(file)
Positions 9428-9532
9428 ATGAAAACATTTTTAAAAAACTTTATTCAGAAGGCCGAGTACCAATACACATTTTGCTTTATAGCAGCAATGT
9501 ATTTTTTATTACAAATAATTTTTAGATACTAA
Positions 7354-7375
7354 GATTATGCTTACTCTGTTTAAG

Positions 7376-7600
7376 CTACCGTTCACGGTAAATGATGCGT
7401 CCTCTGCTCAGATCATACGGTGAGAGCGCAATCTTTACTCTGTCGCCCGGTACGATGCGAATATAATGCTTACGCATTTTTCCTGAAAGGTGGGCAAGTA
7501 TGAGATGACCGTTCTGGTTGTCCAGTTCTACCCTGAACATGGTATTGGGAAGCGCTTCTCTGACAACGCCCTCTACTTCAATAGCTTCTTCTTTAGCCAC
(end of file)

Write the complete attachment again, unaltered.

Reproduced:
Positions 9428-9532
9428 ATGAAAACATTTTTAAAAAACTTTATTCAGAAGGCCGAGTACCAATACACATTTTGCTTTATAGCAGCAATGT
9501 ATTTTTTATTACAAATAATTTTTAGATACTAA
Positions 7354-7375
7354 GATTATGCTTACTCTGTTTAAG

Positions 7376-7600
7376 CTACCGTTCACGGTAAATGATGCGT
7401 CCTCTGCTCAGATCATACGGTGAGAGCGCAATCTTTACTCTGTCGCCCGGTACGATGCGAATATAATGCTTACGCATTTTTCCTGAAAGGTGGGCAAGTA
7501 TGAGATGACCGTTCTGGTTGTCCAGTTCTACCCTGAACATGGTATTGGGAAGCGCTTCTCTGACAACGCCCTCTACTTCAATAGCTTCTTCTTTAGCCAC